The revolution in Syria, if it will happen at all, needs far more than the overthrow of a despotic family. It needs the casting off of a mentality that many of today’s “revolutionaries” still cling to. We’ll explain in a moment.

But first, some background. The so-called “Arab Spring” in Syria erupted in early 2011, led by civilian protestors demanding an end to the autocratic rule of the Bashar al-Assad regime. Under the leadership of al-Assad and his brother, the Syrian government attempted to crush any rebellion through military force.

For daring to rebel against dictatorship, hundreds of Syrians have been captured as political prisoners, never to be seen again. Some have even suffered violent deaths at the hands of their own leaders. Yet many morally courageous revolutionaries refuse to be silenced, recognizing that democracy is more important than fear – even the fear of death.

On the surface, the reasons for rebellion are no secret. Unemployment, economic disenfranchisement and human rights violations are rife. Thanks to such repression, Hasan Ali Akleh drenched his body in gasoline and set himself on fire in protest in January 2011, sparking (as it did in Tunisia) a revolutionary uprising. The movement spread like wildfire with multiple demonstrations occurring across the country.

A ruthless government crackdown quickly followed, with artillery and tanks being deployed to various protest sites. Thousands have been murdered and basic necessities, such as water and electricity, have been cut off in an attempt to strangle the people’s ability to organize.

In early February 2012, world leaders lobbied the United Nations Security Council to approve a resolution condemning Assad’s assault on protestors and backing the Arab League’s call for his resignation. Russia and China vetoed the resolution, stalling any action at the U.N. The Syrian National Council, the largest opposition group, described the veto as “a license to kill with impunity.”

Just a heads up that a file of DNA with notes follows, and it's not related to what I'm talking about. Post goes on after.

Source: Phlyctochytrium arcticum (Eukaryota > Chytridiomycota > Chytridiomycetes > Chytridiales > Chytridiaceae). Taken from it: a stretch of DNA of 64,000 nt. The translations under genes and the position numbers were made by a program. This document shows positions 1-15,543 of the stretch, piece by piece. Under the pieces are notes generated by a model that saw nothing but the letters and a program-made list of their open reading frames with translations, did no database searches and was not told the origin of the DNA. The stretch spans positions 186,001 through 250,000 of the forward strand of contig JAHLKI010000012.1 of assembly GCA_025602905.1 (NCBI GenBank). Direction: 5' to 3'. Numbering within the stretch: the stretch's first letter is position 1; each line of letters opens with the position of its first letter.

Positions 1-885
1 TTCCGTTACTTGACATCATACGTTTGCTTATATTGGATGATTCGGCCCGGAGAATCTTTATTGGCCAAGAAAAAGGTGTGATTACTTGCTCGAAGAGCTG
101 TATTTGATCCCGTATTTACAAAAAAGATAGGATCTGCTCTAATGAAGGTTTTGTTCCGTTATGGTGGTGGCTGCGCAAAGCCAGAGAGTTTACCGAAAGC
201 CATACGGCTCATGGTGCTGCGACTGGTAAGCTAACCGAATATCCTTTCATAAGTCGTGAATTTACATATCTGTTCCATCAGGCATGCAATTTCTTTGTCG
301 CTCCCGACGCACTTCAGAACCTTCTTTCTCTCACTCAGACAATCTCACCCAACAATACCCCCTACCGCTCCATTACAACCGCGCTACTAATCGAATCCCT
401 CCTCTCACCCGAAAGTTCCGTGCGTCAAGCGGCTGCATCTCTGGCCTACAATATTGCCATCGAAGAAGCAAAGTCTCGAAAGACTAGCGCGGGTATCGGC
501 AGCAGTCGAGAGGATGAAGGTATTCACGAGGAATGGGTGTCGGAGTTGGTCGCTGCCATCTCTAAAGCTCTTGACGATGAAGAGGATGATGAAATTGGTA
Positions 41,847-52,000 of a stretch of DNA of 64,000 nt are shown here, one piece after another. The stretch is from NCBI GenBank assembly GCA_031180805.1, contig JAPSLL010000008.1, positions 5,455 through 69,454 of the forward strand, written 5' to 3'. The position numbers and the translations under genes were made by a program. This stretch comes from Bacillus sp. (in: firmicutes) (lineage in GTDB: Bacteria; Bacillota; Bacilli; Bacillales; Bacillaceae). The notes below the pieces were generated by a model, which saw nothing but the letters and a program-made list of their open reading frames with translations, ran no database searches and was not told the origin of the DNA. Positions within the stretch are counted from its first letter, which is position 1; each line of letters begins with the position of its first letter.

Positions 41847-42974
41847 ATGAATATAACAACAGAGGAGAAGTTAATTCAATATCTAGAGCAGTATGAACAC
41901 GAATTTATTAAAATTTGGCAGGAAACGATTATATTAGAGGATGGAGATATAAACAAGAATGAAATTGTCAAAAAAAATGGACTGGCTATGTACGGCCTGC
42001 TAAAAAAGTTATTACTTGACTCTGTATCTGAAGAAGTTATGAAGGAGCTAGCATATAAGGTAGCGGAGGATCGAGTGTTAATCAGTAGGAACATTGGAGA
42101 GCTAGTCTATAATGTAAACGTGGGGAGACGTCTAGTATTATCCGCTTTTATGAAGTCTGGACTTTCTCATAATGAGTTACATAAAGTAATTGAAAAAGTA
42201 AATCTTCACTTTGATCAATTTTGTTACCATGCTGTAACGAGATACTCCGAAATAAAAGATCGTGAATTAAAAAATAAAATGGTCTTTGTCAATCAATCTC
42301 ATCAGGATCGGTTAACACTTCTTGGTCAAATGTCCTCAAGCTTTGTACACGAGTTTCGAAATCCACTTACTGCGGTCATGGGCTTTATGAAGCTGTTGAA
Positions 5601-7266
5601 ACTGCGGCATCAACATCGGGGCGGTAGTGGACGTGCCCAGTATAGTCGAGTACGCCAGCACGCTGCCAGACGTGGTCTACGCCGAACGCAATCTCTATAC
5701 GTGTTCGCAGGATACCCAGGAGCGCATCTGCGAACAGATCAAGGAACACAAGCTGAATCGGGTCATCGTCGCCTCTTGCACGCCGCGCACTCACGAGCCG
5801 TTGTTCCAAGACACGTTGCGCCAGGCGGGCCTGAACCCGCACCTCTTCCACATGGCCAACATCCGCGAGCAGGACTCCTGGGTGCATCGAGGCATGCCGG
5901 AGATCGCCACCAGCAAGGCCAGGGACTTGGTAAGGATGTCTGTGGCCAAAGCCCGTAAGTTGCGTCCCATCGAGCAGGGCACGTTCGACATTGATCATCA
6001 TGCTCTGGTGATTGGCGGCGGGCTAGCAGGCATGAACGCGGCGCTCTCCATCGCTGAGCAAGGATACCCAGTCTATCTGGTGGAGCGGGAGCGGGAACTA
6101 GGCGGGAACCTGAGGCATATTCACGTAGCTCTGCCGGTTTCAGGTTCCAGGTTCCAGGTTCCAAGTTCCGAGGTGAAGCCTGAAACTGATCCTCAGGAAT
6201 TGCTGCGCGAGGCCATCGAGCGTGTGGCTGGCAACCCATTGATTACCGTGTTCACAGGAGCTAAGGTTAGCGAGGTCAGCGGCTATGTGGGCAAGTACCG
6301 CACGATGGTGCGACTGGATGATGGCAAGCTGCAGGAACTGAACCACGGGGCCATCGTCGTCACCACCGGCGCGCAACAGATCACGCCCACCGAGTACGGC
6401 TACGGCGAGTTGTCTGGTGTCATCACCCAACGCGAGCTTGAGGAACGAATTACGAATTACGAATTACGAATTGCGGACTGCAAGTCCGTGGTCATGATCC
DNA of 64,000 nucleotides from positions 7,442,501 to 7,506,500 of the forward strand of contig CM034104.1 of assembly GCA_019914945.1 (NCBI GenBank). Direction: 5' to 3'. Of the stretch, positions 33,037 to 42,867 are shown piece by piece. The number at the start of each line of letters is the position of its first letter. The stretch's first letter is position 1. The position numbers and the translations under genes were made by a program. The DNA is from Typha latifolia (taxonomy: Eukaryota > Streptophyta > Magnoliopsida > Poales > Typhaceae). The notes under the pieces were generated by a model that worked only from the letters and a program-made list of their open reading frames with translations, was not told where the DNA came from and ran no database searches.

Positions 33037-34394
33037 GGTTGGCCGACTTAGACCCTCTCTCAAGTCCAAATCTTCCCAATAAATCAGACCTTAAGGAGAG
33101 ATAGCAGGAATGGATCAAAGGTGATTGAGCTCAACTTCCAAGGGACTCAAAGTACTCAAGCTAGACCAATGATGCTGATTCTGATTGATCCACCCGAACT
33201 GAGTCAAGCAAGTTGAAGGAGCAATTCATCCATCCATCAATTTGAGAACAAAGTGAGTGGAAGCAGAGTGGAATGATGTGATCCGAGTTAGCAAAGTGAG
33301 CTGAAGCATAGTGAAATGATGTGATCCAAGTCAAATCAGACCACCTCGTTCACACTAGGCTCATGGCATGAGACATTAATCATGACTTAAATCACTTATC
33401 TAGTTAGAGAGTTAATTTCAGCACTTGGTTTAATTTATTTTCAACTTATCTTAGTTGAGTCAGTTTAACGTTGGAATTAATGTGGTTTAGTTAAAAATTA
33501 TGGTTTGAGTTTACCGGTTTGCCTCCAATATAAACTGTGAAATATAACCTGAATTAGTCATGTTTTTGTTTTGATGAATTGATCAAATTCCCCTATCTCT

Perhaps feeling empowered by the unwillingness of the U.N. to take action, the Assad regime then launched the deadliest assault on rebels since the Arab Spring started. One day’s death toll stood at 200, with many more wounded.

None of this is to suggest that opposition groups are squeaky clean in their dealings with fellow citizens. “I personally support the opposition,” says a Syrian friend of the Moral Courage Project, “but whereas before, the emphasis was a lot more on nonviolent protest, those days are behind us. The most vocal opposition members are promising retribution.” Retribution can only mean a new dogma replacing the old one.

The resentments that have built up in Syria can be traced, in large part, to a religious minority (Shia Alawite Muslims) ruling over a religious majority (Sunni Muslims). Says our informant, “I know a lot of atheist and gay opposition members who long for a form of Sunni-supremacy.” A “former friend” of his remarked, “Democracy is the rule of the majority, and we’re the majority. Why shouldn’t we have power over them?” Observes our informant, “This will do nothing to assuage religious minorities who have stood by the president out of concern that a Sunni majority country would not be kind to them.”

Revolution requires moral courage, but revolts do not add up to a “revolution” in the transformative sense. For moral courage to be truly meaningful, it must aim to displace a power-hoarding system, not merely mimic it with power-hoarders of a different label. Indeed, our Syrian friend warns of one “hydra-head” replacing another, as has happened in Egypt so far.

We salute those Syrians who are putting their lives on the line to achieve dignity for the “other” as much as for themselves. They are genuine revolutionaries.